The Big Switch

The Big Switch

Competition to Cooperation

Whether U-turns are the flavour of the month remains to be seen. They ought to be the flavour of the decade, even of the century. There are plenty of potential U-turns in the queue, from the United States redefining freedom to Russia redefining property. From autocracy redefining control to persuasion redefining participation. But the biggest redefinition required is the present priority of Competition over Cooperation. Competition has served us well for many years during which we doubled the world’s population size. It is not serving us so well now. Overcrowding (see the recent Daily Paradox on GROWTH), excess speed, too easy communications, underthought education, childish political awareness and significant loss of a personal moral compass have made competition rapacious. We cannot afford that today.

As a very simplistic but rather telling example look at cricket. When the controlling authorities of cricket are required to devote their time to deciding whether a bowler may spit on the ball before it is delivered we have lost the sport and adopted a monster. The term ‘it’s not cricket’ is now seldom used. It should be. A commonsense understanding of the purpose of this or any other sporting game doesn’t need nit-picking controls. It requires players to be an example to their young followers. If they don’t know what that means it is high time they found out.

Competition has brought higher standards of living to masses of people. It is good for our brain to have to try to think more coherently than those around us. I want to be a better mentor-coach than others. They want to be better mentors and coaches than me. That’s good. If my competitiveness becomes crooked, if I use drugs to sharpen my performance, if I cheat the tax man or my clients, I degrade the vocation I have – to help people improve themselves. Worst of all, if I need endless laws, rules, guidelines and controls to make me play straight I am denying the humanity I was given and the conscience I could have developed.

And who suffers most from that? Clients? Society? Competitors? Regulators? Yes, all of those people suffer but none as much as I do. My character is not there for others to admire and praise. It is there for me to live with. I may believe that there are many worldly and other-worldly judges making up their minds about me. It is my right to have such beliefs. The clearest judge of all remains the one I see in the mirror. Knowing who we want to be, and being it, must surely constitute the purpose of our lives. It certainly determines the level of personal happiness we can achieve. And that totally depends on the happiness we bring to others.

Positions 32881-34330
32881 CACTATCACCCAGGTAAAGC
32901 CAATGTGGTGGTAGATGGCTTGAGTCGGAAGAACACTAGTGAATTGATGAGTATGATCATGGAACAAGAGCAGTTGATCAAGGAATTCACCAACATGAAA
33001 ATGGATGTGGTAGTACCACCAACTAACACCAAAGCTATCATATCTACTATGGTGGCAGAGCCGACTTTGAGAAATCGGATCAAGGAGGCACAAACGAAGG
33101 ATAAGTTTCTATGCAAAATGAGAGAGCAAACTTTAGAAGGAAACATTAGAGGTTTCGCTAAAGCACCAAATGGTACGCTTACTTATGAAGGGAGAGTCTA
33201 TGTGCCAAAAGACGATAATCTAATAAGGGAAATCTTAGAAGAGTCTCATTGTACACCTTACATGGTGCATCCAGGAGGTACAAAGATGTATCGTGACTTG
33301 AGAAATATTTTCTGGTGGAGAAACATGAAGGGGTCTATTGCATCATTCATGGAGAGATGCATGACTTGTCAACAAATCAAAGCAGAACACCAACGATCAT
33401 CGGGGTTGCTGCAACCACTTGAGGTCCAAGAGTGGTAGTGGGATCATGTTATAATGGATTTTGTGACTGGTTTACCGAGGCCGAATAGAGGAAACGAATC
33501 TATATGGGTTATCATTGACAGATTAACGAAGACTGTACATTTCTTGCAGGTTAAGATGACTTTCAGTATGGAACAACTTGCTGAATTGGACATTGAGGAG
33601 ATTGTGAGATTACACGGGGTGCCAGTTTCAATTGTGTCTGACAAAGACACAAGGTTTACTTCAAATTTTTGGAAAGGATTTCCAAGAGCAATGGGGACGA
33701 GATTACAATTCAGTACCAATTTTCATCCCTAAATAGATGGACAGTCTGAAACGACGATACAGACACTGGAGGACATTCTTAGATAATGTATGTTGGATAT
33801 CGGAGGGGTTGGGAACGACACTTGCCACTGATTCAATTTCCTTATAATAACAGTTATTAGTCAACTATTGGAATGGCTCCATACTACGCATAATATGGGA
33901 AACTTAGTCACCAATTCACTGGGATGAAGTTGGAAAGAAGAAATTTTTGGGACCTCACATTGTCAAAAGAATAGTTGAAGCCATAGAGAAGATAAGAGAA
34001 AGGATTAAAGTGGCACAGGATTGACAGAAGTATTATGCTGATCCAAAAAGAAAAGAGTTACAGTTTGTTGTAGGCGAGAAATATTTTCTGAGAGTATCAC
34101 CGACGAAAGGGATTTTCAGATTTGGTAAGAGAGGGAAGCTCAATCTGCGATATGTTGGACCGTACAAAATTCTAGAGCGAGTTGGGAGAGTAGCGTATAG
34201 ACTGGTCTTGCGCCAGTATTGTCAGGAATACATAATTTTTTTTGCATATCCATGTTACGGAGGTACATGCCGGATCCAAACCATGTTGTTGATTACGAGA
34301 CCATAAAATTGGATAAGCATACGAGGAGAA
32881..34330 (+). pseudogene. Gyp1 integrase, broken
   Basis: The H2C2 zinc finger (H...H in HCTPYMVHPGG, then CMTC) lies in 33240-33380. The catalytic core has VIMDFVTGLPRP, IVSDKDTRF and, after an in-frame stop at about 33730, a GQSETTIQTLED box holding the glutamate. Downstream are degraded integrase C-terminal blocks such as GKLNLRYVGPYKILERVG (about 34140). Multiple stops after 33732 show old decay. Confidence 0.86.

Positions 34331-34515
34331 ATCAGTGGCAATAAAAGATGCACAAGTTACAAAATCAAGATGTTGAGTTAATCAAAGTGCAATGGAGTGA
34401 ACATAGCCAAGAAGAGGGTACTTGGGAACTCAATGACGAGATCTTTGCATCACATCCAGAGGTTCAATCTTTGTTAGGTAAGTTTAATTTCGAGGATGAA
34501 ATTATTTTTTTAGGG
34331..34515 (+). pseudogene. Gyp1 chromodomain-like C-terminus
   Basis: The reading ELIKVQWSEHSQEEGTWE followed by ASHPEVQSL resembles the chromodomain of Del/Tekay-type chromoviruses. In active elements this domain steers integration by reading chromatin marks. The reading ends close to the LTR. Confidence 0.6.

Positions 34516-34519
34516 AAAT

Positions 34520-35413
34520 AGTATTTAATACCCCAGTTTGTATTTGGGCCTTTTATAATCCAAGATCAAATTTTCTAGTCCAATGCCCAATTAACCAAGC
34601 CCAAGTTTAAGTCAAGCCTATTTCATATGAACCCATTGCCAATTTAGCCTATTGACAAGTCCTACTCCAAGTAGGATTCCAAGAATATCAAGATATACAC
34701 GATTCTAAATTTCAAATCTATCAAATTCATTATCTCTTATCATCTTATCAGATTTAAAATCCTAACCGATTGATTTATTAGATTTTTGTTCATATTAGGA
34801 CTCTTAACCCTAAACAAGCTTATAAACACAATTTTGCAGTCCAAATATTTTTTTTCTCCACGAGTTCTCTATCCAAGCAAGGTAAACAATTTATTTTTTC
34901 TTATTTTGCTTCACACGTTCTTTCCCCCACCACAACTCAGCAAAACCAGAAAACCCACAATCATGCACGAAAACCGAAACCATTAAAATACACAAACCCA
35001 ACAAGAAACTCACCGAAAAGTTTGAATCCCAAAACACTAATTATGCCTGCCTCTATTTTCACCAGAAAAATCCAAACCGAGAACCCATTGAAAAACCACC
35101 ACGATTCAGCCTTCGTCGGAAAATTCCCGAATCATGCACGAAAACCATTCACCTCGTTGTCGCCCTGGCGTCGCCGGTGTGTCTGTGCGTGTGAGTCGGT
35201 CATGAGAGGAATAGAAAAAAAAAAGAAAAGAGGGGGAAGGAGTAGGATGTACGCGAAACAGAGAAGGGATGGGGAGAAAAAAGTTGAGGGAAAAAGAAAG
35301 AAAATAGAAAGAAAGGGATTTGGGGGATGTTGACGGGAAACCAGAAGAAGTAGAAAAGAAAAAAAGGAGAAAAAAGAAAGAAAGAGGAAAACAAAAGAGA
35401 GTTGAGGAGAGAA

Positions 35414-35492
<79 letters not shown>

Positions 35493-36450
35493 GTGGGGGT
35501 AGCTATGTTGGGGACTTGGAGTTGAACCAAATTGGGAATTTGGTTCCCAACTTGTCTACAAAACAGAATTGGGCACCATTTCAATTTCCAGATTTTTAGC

Let us not abandon Competition – as if we could, even if we wanted to! Rather, may we balance Competition with Cooperation to help others improve their lot in life. Let us draw the line at imposed regulation before it becomes the liability Zero-Covid has become to China. Let us make up our own minds about the grounds for the abortion of a foetus before the law turns it into an issue of God Vs. People – by definition insoluble if we are merely people. Let us think about the world we want and then work towards making our little bit of it more like what we hope for. Let us ask the only question that matters in a world so divided, so sick and so desperate that it is on the brink of a nuclear war. And the question?

How can I Cooperate to make the world a little better?

I may make only a tiny contribution. But 10,000,000,000 tiny contributions amount to a rescued world.

9,999,999,999 don’t. It’s the last one that matters.

Good morning
John Bittleston

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06 October 2022